The New York Times is running a series titled Buried Treasure, Broken Nation which rehashes an old theme in a new and necessary way. Waiting to be uncovered in the first article in the series are these sombre assessments which ring depressingly true:
This is Africa’s resource curse: The wealth is unearthed by the poor, controlled by the strong, then sold to a world largely oblivious of its origins.At the Tandaa Content Conference, Ian Fernandes suggested that if Africans were more proactive about telling their own story, we'd be talking about projects like the Inga Dam Project, a plan to build the world's largest and most powerful dam yet, projected to begin in 2014, rather than rehashing the same old story about conflict in the DRC.
The bloodshed and terror have always been driven in part by the endless global thirst for Congo’s resources...
I understand where he was coming from with that, and, on a normal day, I would heartily agree. But right now, all I can think is, we'd like to, we really would, but how can we when the likes of Laurent Nkunda are all up in our faces, rubbing our noses in all that can go so horribly wrong in Africa and, unfortunately, so often does?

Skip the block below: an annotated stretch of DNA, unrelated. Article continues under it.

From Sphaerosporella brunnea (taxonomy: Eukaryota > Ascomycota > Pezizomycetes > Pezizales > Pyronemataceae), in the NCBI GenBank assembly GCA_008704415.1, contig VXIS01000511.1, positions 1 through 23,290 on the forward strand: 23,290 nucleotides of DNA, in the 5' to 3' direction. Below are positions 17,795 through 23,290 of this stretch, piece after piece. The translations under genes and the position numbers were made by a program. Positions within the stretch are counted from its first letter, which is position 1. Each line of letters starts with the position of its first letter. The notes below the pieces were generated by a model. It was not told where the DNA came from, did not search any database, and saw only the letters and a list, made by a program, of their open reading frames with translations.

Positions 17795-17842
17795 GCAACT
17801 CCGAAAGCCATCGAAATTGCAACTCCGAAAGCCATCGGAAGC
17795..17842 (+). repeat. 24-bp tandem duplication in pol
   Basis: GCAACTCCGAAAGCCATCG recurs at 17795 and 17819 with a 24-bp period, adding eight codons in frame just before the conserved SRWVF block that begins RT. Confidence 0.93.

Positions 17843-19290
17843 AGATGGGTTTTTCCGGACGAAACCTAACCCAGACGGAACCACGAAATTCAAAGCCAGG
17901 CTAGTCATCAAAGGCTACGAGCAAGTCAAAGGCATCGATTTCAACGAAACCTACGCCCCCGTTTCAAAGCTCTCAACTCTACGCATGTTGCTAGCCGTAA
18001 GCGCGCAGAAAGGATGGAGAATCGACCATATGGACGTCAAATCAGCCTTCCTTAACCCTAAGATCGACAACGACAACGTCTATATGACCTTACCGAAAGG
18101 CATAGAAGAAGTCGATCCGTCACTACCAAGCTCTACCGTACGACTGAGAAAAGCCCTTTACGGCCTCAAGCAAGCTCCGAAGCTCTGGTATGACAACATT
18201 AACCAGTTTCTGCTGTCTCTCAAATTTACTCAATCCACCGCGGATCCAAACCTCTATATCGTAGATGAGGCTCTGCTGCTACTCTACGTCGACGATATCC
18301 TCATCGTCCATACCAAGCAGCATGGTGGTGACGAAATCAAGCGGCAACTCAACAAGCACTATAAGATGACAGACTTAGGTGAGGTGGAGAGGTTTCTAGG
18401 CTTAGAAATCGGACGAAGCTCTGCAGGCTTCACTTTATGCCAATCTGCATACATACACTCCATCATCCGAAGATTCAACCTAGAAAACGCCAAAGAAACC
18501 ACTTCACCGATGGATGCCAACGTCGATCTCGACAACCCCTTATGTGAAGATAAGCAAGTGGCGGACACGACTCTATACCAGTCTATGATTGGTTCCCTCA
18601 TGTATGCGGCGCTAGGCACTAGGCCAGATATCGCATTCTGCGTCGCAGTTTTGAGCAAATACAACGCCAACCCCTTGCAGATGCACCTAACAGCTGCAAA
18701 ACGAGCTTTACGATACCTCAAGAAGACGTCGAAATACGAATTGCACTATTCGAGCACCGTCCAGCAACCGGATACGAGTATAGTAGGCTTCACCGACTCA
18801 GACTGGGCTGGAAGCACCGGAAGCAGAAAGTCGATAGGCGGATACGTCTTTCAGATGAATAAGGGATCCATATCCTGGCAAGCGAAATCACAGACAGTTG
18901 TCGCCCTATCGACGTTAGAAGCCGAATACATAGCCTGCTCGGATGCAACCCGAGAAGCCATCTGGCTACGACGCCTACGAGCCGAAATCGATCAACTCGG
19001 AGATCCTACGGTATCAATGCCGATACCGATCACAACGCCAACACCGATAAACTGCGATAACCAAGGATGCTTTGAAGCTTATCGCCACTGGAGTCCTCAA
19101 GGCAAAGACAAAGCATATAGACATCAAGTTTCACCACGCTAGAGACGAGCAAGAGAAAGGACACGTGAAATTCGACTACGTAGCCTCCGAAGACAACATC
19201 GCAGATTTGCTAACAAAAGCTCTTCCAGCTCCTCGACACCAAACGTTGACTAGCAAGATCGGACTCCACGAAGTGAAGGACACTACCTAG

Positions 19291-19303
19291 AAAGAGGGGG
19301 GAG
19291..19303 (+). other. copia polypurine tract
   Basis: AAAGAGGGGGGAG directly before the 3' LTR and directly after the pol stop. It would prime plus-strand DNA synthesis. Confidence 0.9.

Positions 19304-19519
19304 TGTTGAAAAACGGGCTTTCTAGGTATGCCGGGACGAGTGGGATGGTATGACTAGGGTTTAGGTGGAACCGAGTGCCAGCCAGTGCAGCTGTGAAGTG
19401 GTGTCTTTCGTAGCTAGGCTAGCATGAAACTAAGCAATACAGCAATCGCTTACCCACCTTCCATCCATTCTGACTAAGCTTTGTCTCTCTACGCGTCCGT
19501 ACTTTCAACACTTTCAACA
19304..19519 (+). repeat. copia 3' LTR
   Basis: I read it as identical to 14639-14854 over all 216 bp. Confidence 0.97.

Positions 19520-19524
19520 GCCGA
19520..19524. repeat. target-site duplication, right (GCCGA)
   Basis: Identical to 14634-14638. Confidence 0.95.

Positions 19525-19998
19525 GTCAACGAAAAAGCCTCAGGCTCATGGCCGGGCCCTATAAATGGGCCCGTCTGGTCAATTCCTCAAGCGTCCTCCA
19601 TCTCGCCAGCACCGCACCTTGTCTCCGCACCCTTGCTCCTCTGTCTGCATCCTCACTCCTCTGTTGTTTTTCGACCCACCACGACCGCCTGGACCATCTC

Do not get me wrong: I do not believe that the people in Africa are any worse than the people elsewhere in the world. I think every country and every place on earth has its share of potential Laurent Nkundas. It's just that some other parts of the world seem to have been more successful in creating the kind of systems, structures, institutions and controls that tend to limit the unfettered expression of the basest form of humanity that almost inevitably leads to atrocities committed against fellow human beings than we have.
I wonder why? Where were we when this lesson was being taught in class? Why is it that we keep failing the exam?
Sigh. I knew if I got into this I'd sink into the doldrums. Oh well. Go on over and listen to what Shashank Bengali has to say. If you will.